Greenacre Park Added to the National Register

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Landslide

Greenacre Park Added to the National Register

Greenacre Park Added to the National Register
Nov 02, 2018

On February 2, 2018, Greenacre Park was added to the National Register of Historic Places. Located off East 51st Street, between Second and Third Avenues and opened in 1971, the park was designed by Sasaki, Dawson, DeMay Associates, with Masao Kinoshita as lead designer and the involvement of Hideo Sasaki and Tom Wirth. The 6,360-square-foot, privately owned, publicly accessible space was a gift from the philanthropist Abby Rockefeller Mauzé and is only the size of a tennis court; yet it receives up to 200,000 visitors every year. The 47-year-old property is the first vest pocket park to be added to the National Register. According to East Side City Council Member Keith Powers, the designation is a sign of the value that the park brings to the precinct.

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Greenacre Park, New York City, NY - Photo by Nancy Slade, 2011

Historically, such small urban parks were conceived to introduce small areas of green space to the city’s park-starved neighbourhoods. Until the late 1960s, city parks occupied a minimum of three acres, fronting an avenue and accessible via multiple entrances. Vest pocket parks were devised by mid-century landscape architects and planners to fill gaps in the streetscape left by urban renewal demolition, while responding to the high cost and intensive use of land in the city center. While nineteen percent of the total acreage of the average City Council district is devoted to parkland, District 4, which includes the East Side and Midtown (and which contains Greenacre Park), remains at just two percent.

TCLF enrolled Greenacre Park in its Landslide program in 2017 in response to a rezoning effort by the Greater Midtown East area to allow for taller buildings that would double the number of hours that shadows would be cast over the park. The shadows threatened the health of the park’s honey locust trees, which, although otherwise resilient, are quite light-sensitive. Although properties added to the National Register can qualify for grants and tax credits at both state and federal level, the listing does not extend to legal protections from shadows or regulations on surrounding development. Nevertheless, the designation has thrown a spotlight on the park’s stewardship challenges, with officials now pledging to protect it.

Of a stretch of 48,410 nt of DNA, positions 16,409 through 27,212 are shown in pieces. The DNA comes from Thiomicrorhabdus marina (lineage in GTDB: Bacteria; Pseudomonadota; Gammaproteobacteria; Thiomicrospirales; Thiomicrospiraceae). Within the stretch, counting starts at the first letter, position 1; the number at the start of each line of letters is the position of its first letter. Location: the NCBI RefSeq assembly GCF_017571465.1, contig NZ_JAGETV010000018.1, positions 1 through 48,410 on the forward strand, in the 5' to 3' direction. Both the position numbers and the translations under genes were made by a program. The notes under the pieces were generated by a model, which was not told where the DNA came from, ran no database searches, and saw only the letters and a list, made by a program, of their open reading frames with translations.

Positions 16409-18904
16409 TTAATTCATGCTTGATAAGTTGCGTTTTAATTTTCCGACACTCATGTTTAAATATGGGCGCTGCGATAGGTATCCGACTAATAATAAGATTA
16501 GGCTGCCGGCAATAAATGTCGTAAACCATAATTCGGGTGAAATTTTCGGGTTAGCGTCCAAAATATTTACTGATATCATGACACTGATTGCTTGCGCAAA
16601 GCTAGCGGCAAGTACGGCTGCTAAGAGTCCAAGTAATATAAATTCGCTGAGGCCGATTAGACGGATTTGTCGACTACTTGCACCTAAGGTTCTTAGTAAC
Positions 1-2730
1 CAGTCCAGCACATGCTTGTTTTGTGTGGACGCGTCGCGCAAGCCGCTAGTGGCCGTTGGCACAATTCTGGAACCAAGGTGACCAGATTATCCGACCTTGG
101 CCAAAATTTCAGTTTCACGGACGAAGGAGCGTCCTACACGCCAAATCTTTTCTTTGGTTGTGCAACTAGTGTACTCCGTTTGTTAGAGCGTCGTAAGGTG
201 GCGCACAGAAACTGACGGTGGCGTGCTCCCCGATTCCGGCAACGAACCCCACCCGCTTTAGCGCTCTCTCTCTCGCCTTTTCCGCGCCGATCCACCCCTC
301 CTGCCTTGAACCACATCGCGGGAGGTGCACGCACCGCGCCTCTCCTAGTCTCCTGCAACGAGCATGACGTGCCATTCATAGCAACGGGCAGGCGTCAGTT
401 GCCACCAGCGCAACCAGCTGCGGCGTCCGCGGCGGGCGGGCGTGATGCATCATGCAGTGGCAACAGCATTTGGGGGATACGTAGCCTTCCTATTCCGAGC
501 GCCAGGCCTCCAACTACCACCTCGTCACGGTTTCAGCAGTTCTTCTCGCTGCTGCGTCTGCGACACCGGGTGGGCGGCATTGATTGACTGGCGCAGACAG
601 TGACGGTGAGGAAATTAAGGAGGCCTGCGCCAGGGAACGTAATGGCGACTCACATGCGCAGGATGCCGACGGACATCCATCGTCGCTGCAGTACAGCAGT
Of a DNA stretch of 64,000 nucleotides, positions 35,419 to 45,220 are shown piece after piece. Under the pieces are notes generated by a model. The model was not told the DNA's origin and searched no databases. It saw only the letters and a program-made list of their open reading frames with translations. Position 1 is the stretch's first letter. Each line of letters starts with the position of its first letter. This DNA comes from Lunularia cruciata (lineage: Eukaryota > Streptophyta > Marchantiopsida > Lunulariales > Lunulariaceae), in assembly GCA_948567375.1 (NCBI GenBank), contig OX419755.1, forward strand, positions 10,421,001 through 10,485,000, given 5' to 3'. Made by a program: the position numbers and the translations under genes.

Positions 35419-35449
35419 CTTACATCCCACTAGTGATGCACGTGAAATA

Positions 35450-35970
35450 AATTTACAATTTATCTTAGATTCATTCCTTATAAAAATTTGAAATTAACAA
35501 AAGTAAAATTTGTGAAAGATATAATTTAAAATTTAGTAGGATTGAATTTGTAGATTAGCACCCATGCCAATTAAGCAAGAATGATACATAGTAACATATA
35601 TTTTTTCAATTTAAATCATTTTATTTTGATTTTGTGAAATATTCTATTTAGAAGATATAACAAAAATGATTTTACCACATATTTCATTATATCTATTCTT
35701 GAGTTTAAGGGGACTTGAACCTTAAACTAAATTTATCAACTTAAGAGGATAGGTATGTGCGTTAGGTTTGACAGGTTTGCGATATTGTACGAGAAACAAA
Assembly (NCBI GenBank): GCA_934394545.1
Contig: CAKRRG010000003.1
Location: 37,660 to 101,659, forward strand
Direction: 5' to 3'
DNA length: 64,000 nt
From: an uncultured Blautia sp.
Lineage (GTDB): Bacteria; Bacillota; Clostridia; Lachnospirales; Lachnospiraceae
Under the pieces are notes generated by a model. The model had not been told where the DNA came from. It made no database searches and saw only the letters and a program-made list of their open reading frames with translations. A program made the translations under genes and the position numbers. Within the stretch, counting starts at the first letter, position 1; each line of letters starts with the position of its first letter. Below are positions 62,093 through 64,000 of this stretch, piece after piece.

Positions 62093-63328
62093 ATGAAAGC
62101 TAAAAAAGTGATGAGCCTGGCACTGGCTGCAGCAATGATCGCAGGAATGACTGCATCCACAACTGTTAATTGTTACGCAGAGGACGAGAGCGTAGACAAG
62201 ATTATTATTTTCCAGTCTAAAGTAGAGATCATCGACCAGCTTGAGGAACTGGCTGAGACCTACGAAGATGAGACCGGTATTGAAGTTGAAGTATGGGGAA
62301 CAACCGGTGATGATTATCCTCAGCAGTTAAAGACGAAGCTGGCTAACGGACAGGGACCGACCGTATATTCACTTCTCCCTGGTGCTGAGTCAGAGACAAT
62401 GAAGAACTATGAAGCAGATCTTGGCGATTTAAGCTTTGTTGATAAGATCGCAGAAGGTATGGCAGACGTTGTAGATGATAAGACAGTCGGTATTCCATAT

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Greenacre Park, New York City, NY - Photo by Nancy Slade, 2011

Layla Law-Gisiko, Chair of the Central Park Sunshine Task Force of Manhattan Community Board Five, highlighted the existing loopholes in shadow regulations:

“Currently, there is no process in the zoning resolution to assess, let alone mitigate, the impact of buildings on parks and open space. As a result, we have seen numerous parks throughout the city plunged into shadows with no ability to protect the public's access to sunlight.”

With the southern edge of Central Park already impacted by emerging towers, the encroachment of private enterprise onto public parkland is a growing threat. A task force assessing shadows is urgently needed now that developers have a wide range of tools at their disposal for expanding as-of-right zoning, including transferable development rights and zoning lot mergers.

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Greenacre Park, New York City, NY - Photo by Nancy Slade, 2011

In the case of Greenacre Park, the site is virtually unchanged since its inauguration in 1971, and, like Paley Park, which opened in 1967, it has all the basic ingredients of a beneficial  public space. Separated from the street by trellis-covered steps, the park is composed of three levels highlighted by a 25-foot-high waterfall in the rear sunken terrace, which cascades down huge sculpted granite blocks. The first level is shaded by honey locust plantings that provide respite from the summer sun, while in the winter months their lack of leaves allow sunlight to flood the park. Garden urns of annual flowering plants are placed throughout the garden, along with movable furniture for flexible seating. Having received several awards for its concept and design, the park has also been honoured by professional associations, such as The Parks Council of New York City, The New York Society of Architects, and The New York State Association of Architects for its unique contribution to Manhattan’s urban fabric.